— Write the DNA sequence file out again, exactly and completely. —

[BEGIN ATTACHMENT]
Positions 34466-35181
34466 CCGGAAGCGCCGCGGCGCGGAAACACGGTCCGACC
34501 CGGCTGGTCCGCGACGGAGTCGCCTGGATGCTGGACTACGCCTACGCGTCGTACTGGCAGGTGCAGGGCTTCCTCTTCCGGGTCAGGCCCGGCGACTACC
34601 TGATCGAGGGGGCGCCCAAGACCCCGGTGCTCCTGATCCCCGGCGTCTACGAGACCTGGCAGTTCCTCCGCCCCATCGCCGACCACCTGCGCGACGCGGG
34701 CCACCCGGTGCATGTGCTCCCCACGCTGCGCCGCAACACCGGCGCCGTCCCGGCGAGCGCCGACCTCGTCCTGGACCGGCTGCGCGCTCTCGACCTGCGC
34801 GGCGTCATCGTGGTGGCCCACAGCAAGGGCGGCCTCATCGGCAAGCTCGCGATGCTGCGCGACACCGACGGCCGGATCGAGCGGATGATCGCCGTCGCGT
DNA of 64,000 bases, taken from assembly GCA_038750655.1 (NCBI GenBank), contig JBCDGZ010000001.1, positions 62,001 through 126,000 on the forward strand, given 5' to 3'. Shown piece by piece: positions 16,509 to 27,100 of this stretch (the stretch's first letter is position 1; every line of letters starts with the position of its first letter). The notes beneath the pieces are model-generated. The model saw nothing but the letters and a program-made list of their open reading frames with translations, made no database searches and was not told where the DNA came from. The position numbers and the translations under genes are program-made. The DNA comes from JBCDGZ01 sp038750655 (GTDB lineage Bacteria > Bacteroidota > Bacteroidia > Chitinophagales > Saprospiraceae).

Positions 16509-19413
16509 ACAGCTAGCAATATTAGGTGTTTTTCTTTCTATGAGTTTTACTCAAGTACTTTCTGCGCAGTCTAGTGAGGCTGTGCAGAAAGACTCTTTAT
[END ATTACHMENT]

Positions 34466-35181
34466 CCGGAAGCGCCGCGGCGCGGAAACACGGTCCGACC
34501 CGGCTGGTCCGCGACGGAGTCGCCTGGATGCTGGACTACGCCTACGCGTCGTACTGGCAGGTGCAGGGCTTCCTCTTCCGGGTCAGGCCCGGCGACTACC
34601 TGATCGAGGGGGCGCCCAAGACCCCGGTGCTCCTGATCCCCGGCGTCTACGAGACCTGGCAGTTCCTCCGCCCCATCGCCGACCACCTGCGCGACGCGGG
34701 CCACCCGGTGCATGTGCTCCCCACGCTGCGCCGCAACACCGGCGCCGTCCCGGCGAGCGCCGACCTCGTCCTGGACCGGCTGCGCGCTCTCGACCTGCGC
34801 GGCGTCATCGTGGTGGCCCACAGCAAGGGCGGCCTCATCGGCAAGCTCGCGATGCTGCGCGACACCGACGGCCGGATCGAGCGGATGATCGCCGTCGCGT
DNA of 64,000 bases, taken from assembly GCA_038750655.1 (NCBI GenBank), contig JBCDGZ010000001.1, positions 62,001 through 126,000 on the forward strand, given 5' to 3'. Shown piece by piece: positions 16,509 to 27,100 of this stretch (the stretch's first letter is position 1; every line of letters starts with the position of its first letter). The notes beneath the pieces are model-generated. The model saw nothing but the letters and a program-made list of their open reading frames with translations, made no database searches and was not told where the DNA came from. The position numbers and the translations under genes are program-made. The DNA comes from JBCDGZ01 sp038750655 (GTDB lineage Bacteria > Bacteroidota > Bacteroidia > Chitinophagales > Saprospiraceae).

Positions 16509-19413
16509 ACAGCTAGCAATATTAGGTGTTTTTCTTTCTATGAGTTTTACTCAAGTACTTTCTGCGCAGTCTAGTGAGGCTGTGCAGAAAGACTCTTTAT